Chondroitin Sulfate, a Major Niche Substance of Neural Stem Cells, and Cell Transplantation Therapy of Neurodegeneration Combined with Niche Modification
Chondroitin sulfate (CS), a polysaccharide moiety of proteoglycans, is one of the major components of the extracellular matrix in the central nervous system and is involved in various cellular events in the formation and maintenance of the neural network. In the developing brain, CS in the milieu of neural stem/progenitor cells (NSPCs) is believed to participate in the regulation of their functions such as proliferation and differentiation. NSPCs are expected to act as a potent cell type in cell replacement therapy for neurodegeneration in various neurological diseases. Recently, it has been shown that transplantation of NSPCs combined with removal of extracellular CS from the host nervous tissues gives a satisfactory outcome in some animal models of nervous tissue injuries including neonatal hypoxic-ischemic injury and adult spinal cord injury. The combination of cell transplantation with modification of the extracellular matrix of the host tissue could be a novel strategy for the treatment of incurable neurodegenerative diseases.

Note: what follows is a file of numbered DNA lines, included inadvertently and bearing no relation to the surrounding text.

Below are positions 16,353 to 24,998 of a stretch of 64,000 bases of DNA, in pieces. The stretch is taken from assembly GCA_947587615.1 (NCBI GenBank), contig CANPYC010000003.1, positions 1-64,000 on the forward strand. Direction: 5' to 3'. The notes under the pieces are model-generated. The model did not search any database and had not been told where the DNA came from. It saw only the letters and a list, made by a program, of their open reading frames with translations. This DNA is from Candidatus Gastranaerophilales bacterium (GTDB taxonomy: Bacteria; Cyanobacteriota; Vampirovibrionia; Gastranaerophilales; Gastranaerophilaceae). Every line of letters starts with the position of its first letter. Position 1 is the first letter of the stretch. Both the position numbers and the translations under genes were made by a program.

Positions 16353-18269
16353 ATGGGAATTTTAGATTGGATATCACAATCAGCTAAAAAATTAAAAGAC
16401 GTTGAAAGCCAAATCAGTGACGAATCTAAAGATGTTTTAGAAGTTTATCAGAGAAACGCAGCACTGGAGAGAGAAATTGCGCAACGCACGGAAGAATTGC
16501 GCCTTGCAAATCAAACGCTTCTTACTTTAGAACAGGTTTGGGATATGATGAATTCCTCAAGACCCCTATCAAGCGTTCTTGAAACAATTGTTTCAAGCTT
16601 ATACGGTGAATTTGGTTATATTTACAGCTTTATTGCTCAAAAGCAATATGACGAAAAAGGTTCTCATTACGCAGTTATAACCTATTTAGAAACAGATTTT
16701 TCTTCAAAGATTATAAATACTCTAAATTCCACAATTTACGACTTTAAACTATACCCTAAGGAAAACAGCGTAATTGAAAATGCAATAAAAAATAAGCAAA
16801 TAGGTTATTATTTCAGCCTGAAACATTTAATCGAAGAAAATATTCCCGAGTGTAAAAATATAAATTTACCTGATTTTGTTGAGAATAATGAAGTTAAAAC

Keywords: Chondroitin sulfate, proteoglycan, niche, stem cells, transplantation, extracellular matrix, neurodegenerative diseases
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